.with_collection::<TextureAssets>()
            .build(app);
    }
}

#[derive(AssetCollection)]
pub struct FontAssets {
    #[asset(path = "fonts/FiraSans-Bold.ttf")]
    pub fira_sans: Handle<Font>,
}

#[derive(AssetCollection)]
pub struct AudioAssets {
    #[asset(path = "audio/background.ogg")]
    pub background: Handle<AudioSource>,
    #[asset(path = "audio/lost.ogg")]
    pub lost: Handle<AudioSource>,
}

#[derive(AssetCollection)]
pub struct TextureAssets {
    #[asset(path = "textures/jar.png")]
    pub jar: Handle<Texture>,
    #[asset(path = "textures/shelf.jpg")]
    pub shelf: Handle<Texture>,
}

A Bevy plugin using bevyassetloader to load three different asset collections during the state GameState::Loading

All the boilerplate for the "loading state" is gone. Annotations directly at the fields contain the asset paths, keeping the internal name of the asset close to the file name. The derive macro currently works for structs with named fields. The field types need to be handles for assets that can be loaded directly from a file. This requires a one-to-one relationship of files to handles.

For some use cases this is fine, but common assets like TextureAtlas need some extra steps. In Bevy, we can either build an atlas out of many textures (example), or split a sprite sheet (example). In both cases, we can load the initial textures like demonstrated above. The plugin currently cannot create the atlas out of the textures though. It would be nice to be able to use bevy_asset_loader to remove the boilerplate of creating the texture atlas and inserting a resource with the handle.

In the last update, a small feature in this direction was added to bevy_asset_loader. The AssetLoader struct got an init_resource function, that can be used to initialize and insert a resource implementing FromWorld. The only difference of this function to Bevy's AppBuilder::init_resource is the timing of the initialisation. Bevy builds the resource on startup, while the AssetLoader will do it after inserting all our asset collections into the ECS. We can write a FromWorld implementation and retrieve our asset collections in it to, e.g., use the loaded sprite sheet to create a texture atlas.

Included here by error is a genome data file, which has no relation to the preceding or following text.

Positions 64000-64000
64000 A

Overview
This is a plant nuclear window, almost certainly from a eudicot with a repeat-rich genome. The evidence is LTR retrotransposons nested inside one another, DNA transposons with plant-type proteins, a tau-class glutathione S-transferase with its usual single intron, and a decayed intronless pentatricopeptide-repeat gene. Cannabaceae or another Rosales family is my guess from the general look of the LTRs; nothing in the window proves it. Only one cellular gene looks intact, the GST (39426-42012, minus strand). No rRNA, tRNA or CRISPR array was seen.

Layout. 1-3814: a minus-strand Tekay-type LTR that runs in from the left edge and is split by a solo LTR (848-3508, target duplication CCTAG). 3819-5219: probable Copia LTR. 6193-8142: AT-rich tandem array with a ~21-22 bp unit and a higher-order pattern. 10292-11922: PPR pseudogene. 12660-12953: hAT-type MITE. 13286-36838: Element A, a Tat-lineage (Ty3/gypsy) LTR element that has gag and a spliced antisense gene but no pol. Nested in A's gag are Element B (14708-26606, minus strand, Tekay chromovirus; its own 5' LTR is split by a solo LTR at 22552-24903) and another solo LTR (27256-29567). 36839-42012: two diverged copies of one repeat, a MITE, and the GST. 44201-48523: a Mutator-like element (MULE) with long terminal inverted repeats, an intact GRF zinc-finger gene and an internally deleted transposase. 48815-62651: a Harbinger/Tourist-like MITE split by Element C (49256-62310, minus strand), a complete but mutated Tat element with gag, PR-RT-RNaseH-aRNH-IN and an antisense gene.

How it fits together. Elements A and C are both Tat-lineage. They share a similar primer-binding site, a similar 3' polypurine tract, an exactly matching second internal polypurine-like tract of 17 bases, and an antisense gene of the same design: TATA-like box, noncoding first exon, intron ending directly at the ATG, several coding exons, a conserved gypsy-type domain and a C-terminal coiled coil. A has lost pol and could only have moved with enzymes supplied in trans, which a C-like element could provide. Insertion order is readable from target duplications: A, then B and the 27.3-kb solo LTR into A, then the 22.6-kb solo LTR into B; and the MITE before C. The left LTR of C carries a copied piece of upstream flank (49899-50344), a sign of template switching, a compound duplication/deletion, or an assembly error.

pub struct LoadingPlugin;

impl Plugin for LoadingPlugin {
    fn build(&self, app: &mut AppBuilder) {
        AssetLoader::new(GameState::Loading, GameState::Menu)
            .with_collection::<RawTextureAssets>()
            .init_resource::<TextureAssets>()
            .build(app);
    }
}

#[derive(AssetCollection)]
pub struct RawTextureAssets {
    #[asset(path = "textures/cauldron.png")]
    pub cauldron_sheet: Handle<Texture>,
}

pub struct TextureAssets {
    pub cauldron: Handle<TextureAtlas>,
}

impl FromWorld for TextureAssets {
    fn from_world(world: &mut World) -> Self {
        let cell = world.cell();
        let raw_textures = cell
            .get_resource::<RawTextureAssets>()
            .expect("RawTextureAssets not loaded");
        let mut texture_atlases = cell
            .get_resource_mut::<Assets<TextureAtlas>>()
            .expect("Could not get TextureAtlas assets");
        TextureAssets {
            cauldron: texture_atlases
              .add(TextureAtlas::from_grid(
                raw_textures.cauldron_sheet.clone(),
                Vec2::new(192., 192.),
                6,
                1,
            )),
        }
    }
}

Implementing FromWorld to create a texture atlas out of a sprite sheet. The asset loader will take care of initialising and inserting the resource.

This removes some boilerplate, but at the same time moves the asset path further away from the atlas handle. I am sure we can do better.

Future improvements

The current state of the plugin already makes it a lot easier to prepare assets in a "loading state". The support for common asset types like TextureAtlas could be improved though. I would like to extend the derive macro for AssetCollection to add more helper annotations. Maybe in the future it will be possible to create asset collections like below.

#[derive(AssetCollection)]
pub struct TextureAssets {
    #[asset(texture_atlas(tile_size_x = 192., tile_size_y = 192., columns = 6, rows = 1))]
    #[asset(path = "textures/sprite_sheet.png")]
    pub sprite: Handle<TextureAtlas>,
}

Maybe in future versions of the library, texture atlases can be created with attributes on a derived AssetCollection (edit: this is possible since version 0.5.0).

I would also like to make it easier for users of bevy_asset_loader to build nice loading screens. There is an open issue on GitHub asking for loading statistics, which should help a lot. The idea would be to offer a resource that keeps track of how many assets are currently loading, how many are done, and how many have not yet started to load. A system running during the "loading state" could then show a progress indicator based on this information.


Thank you for reading the whole post! If you have any feedback, questions, or comments, you can find me on Twitter (@nikl_me) or on the Bevy Discord server (@Nikl).